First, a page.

There is behaving responsibly. There is behaving with respect toward another.
You should always do both. My doing the 2nd does not require somebody else doing the 1st.
Last night, when i got the sports section to drain meatballs on for the spaghetti, i saw where a certain sports celebrity was apologizing for
a remark attributed to her, which she didn't think she had said, about a rape victim.
"She shouldn't have gotten herself in that position."
Sports Celebrity did not actually deny having said this, but said the sentiment didn't sound like her, she strongly disagrees with the sentiment, and apologized, so far as i could tell in the 3 seconds i had the paper, as if the words were her own anyway.
The SituationLet me begin by saying i know less about the original situation than about Sports Celebrity & her gaffe. Please do not enlighten me - i do know that a young woman was victimized in a horrible way, she may or may not have done something stupid beforehand, and she will have pain from it for a long time to come, if not always.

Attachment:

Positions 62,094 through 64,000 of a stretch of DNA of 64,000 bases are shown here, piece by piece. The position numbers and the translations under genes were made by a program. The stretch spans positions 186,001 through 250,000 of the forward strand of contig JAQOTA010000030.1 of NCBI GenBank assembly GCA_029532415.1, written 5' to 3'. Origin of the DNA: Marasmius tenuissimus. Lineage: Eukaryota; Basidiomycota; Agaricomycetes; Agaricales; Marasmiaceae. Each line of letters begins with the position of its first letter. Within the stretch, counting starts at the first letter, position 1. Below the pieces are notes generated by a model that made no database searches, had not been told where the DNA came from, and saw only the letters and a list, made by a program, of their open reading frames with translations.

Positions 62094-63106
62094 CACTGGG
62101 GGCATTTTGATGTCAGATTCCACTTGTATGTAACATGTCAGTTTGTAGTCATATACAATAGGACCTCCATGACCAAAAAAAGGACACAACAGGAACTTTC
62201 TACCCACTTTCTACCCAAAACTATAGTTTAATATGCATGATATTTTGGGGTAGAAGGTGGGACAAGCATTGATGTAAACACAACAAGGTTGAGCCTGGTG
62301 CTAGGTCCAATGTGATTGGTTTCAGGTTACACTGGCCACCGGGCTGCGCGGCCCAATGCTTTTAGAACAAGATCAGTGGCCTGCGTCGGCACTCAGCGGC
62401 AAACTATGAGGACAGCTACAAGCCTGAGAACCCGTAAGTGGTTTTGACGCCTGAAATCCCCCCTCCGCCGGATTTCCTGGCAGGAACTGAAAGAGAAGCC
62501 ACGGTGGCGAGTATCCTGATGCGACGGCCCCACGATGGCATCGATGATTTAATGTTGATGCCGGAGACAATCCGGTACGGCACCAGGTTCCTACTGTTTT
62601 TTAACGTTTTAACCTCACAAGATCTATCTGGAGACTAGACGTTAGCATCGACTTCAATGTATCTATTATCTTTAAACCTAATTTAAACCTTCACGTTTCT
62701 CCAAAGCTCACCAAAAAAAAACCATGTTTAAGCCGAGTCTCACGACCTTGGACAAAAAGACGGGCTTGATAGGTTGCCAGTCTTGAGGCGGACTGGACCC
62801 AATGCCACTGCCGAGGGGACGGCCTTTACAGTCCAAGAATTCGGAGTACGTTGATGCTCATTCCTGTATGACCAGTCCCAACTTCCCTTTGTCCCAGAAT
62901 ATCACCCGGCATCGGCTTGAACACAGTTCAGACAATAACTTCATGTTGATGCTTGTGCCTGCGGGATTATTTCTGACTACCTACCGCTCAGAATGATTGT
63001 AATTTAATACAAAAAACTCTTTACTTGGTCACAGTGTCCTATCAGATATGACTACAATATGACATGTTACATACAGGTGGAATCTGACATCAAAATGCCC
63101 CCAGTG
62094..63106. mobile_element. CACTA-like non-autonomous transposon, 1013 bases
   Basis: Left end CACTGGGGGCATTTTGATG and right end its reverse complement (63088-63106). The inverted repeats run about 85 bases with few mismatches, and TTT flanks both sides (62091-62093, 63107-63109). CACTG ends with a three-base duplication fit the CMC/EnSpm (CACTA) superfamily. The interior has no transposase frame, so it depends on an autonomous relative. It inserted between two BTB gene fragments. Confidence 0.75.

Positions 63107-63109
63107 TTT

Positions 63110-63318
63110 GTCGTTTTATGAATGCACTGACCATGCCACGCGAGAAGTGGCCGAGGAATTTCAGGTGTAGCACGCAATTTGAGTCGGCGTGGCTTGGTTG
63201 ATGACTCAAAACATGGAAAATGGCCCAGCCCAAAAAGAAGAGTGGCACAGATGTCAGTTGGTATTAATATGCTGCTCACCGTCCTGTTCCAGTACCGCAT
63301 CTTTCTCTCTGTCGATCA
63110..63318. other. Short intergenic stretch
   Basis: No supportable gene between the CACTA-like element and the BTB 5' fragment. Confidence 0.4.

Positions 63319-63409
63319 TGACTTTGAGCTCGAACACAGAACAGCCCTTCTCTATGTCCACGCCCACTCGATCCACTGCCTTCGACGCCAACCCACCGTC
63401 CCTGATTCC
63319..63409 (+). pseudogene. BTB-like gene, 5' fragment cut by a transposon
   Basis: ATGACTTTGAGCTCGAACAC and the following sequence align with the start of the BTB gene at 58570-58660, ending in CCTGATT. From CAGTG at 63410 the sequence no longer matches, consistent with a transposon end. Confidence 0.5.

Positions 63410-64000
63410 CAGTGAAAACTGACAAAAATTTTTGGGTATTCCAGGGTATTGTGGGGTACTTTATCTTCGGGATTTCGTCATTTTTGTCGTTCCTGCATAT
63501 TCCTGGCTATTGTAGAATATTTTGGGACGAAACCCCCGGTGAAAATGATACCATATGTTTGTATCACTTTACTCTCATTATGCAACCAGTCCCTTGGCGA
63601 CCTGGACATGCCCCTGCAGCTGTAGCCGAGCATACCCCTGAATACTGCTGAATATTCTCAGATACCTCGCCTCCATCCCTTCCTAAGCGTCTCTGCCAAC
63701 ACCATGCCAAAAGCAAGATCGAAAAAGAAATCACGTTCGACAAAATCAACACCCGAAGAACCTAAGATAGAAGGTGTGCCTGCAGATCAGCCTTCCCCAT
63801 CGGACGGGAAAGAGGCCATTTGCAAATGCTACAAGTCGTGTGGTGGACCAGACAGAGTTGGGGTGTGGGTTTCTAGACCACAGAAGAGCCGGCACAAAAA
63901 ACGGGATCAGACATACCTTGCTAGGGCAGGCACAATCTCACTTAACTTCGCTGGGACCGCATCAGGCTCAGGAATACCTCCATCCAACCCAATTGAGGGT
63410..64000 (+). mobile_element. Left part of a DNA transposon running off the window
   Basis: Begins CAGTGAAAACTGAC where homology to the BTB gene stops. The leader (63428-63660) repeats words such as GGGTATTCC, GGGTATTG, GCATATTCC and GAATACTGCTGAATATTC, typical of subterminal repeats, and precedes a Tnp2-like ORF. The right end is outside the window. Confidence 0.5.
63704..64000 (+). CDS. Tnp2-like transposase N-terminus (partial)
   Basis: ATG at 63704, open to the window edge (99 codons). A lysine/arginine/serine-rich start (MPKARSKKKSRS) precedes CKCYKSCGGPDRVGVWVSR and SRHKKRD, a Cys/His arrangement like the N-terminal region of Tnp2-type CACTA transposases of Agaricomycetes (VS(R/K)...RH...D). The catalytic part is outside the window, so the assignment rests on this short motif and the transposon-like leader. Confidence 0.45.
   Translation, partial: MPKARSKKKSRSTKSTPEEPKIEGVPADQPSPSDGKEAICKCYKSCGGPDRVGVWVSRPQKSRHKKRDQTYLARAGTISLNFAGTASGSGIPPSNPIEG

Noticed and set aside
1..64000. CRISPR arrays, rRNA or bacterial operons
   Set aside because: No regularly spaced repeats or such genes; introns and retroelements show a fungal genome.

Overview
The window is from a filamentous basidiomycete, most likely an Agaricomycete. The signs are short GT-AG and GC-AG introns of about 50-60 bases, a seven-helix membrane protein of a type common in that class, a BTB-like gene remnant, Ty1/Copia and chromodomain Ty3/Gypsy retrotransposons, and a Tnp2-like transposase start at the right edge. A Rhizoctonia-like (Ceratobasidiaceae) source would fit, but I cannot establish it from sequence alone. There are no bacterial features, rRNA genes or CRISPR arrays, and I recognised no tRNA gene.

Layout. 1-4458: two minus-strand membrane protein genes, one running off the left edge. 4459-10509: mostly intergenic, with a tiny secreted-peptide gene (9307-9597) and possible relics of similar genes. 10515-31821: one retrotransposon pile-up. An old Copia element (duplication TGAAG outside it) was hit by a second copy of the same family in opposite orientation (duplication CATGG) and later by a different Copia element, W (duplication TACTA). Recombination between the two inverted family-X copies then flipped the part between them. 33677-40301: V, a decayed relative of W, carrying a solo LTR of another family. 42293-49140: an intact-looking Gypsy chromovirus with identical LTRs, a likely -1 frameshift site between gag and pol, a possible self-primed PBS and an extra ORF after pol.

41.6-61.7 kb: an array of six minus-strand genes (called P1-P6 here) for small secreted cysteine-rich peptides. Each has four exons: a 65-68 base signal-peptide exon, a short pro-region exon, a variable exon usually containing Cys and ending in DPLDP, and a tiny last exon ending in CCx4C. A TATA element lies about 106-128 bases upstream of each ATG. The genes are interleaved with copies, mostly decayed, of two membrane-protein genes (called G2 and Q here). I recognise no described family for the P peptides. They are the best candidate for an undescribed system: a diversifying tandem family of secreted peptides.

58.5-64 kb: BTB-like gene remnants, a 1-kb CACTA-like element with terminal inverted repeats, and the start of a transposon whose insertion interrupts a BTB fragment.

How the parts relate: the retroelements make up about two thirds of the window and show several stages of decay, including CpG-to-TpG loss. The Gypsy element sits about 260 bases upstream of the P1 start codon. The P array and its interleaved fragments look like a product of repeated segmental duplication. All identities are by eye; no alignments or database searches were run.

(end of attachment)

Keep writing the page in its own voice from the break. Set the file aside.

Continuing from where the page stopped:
The point i wish to discuss, in a very general way, is, how relevant is her own role in her victimization?
The RealityIn a real world, it may have been very relevant.
People have their triggers, things that inspire or set them off. We need to be respectful of this BEFORE the event.
We need to be respectful of our own triggers, and avoid them as far as possible.
Rape is an act of bullying and disrepect that far exceeds any disrespect she may have exhibited in whatever she may have done.
Relevant or not to the event, her behavior, dress, actions are irrelevant to the consequences to a rapist.
Was she as responsible as she could have been?
Are any of us always that responsible?
The violence is the only issue here.
The only place failings of the attackee have in a discussion is as a warning for others.